Only two years later, with his wife Anita ill with breast cancer, Balter sold the castle to developers, even though he “was starting to like the building.” In 1992, after Anita died, he asked the new owners if he could watch the Fourth of July fireworks from the castle. He and a friend who had also lost a partner climbed up ladders to the roof and, “like two pashas,” cracked open a bottle of wine and watched the brilliant bursts of light up and down the river. Inspired, he says, “I signed a memo of understanding to buy back the castle only a couple of years after I sold it.”

That’s when plans for the future of Dick’s Castle began in earnest. And then changed. And changed again. The list of things that Dick’s Castle almost became includes: a grand estate with swan boats ferrying guests across a manmade pond to the entrance; a museum for the works and collected Hudson River School paintings of artist Dan Flavin; an upscale retirement home for women from New York City; a discreet convalescent center for plastic surgery patients; and a cooking school for airline chefs. Instead, after dealing with the notoriously finicky local planning board, drilling and re-drilling wells, and replacing water-ruined rebar and pilfered columns, Balter turned the castle into condos, some of them as large as 5,000 to 7,000 square feet, including a penthouse. “How many castle penthouses are there?” he says.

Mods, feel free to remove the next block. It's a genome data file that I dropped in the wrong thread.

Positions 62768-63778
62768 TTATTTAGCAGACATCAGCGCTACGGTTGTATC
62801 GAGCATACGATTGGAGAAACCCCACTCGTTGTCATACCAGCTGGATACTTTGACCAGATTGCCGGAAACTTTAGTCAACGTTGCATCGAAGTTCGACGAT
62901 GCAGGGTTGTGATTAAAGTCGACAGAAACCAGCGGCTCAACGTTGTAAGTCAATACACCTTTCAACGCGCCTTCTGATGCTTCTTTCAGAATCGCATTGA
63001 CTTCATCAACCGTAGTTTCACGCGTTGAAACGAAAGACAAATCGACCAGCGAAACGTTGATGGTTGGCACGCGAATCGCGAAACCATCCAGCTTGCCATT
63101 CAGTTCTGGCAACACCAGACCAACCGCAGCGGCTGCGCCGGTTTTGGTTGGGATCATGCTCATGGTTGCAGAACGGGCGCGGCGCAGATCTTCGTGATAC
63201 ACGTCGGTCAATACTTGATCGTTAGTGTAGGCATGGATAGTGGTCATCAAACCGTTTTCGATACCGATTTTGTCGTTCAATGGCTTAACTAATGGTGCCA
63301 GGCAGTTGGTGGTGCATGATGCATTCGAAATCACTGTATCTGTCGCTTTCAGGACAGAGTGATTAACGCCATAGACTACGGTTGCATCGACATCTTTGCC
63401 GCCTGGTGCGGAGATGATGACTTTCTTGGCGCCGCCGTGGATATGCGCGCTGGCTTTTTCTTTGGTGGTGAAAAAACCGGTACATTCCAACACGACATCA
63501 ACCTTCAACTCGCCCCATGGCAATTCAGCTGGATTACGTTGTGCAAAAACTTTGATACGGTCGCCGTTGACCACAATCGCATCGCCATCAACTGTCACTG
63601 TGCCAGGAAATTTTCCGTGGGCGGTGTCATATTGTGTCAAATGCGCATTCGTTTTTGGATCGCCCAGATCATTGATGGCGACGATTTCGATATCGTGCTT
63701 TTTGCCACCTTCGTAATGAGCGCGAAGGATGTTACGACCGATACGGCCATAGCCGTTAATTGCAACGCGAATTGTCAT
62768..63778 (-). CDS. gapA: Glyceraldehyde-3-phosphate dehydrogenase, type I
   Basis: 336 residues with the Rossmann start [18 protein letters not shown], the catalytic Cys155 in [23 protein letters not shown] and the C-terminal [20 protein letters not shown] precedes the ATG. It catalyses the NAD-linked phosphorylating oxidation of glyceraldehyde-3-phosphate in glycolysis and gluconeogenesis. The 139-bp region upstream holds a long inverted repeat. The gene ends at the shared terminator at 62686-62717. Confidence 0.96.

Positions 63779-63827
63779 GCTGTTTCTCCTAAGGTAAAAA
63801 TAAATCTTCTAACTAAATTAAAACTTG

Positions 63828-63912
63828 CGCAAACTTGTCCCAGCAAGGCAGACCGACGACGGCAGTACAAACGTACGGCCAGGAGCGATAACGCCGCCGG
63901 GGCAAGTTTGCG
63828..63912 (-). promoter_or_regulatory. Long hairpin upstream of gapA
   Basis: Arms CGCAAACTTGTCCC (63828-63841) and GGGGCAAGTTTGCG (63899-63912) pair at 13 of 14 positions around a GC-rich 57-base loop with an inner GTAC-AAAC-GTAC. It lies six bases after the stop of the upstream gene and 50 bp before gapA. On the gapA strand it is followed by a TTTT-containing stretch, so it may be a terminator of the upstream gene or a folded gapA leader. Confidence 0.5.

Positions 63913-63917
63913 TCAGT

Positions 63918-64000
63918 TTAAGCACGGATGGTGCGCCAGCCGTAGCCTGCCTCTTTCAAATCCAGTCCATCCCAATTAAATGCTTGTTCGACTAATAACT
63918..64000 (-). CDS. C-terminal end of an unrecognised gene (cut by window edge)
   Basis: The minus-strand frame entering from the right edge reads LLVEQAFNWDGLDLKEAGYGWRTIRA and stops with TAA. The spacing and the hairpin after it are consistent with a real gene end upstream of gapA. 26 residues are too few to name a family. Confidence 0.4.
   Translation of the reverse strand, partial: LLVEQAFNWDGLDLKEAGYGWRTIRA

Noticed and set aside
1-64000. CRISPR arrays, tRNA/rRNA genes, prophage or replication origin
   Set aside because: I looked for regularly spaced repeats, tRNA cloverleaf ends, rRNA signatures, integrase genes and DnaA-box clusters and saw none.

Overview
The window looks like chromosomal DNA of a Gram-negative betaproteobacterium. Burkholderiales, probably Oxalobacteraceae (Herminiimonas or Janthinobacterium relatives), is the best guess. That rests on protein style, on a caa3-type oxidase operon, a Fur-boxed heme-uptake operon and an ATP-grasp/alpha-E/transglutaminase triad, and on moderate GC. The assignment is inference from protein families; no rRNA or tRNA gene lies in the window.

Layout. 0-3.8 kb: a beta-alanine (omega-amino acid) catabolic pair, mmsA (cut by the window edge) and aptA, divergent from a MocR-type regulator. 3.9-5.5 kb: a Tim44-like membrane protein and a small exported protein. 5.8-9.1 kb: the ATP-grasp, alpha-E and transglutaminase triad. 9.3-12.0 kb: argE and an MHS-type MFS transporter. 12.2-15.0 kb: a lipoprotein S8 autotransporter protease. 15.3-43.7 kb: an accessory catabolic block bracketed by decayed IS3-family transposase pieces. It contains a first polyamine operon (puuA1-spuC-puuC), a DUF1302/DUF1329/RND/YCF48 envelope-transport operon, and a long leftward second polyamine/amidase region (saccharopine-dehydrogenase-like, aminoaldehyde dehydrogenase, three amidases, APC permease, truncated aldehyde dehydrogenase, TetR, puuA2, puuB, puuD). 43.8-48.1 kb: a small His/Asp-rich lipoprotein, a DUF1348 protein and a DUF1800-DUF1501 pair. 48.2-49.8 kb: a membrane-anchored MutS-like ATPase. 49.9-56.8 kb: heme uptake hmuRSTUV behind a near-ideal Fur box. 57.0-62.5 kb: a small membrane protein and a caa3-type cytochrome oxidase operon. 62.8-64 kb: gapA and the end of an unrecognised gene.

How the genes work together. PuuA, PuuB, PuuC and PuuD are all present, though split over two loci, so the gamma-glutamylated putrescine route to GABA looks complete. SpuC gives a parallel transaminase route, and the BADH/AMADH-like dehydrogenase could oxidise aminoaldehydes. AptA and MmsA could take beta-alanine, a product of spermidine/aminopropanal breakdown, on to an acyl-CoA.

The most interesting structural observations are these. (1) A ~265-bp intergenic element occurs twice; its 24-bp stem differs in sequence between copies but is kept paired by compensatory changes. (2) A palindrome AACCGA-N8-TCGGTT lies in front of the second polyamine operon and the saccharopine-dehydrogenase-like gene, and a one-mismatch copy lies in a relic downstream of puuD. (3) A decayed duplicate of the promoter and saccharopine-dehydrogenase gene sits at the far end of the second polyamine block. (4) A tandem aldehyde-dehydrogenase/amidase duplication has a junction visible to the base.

To transform the raw space, Balter worked with Juergen Riehm, principal of 1100 Architect, and renowned San Francisco designer Orlando Diaz-Azcuy “for flair,” he says. Now the castle comprises eight residences, and Balter has lived in every apartment but one while the others were under construction. Finally, he has settled into a four-story space of his own.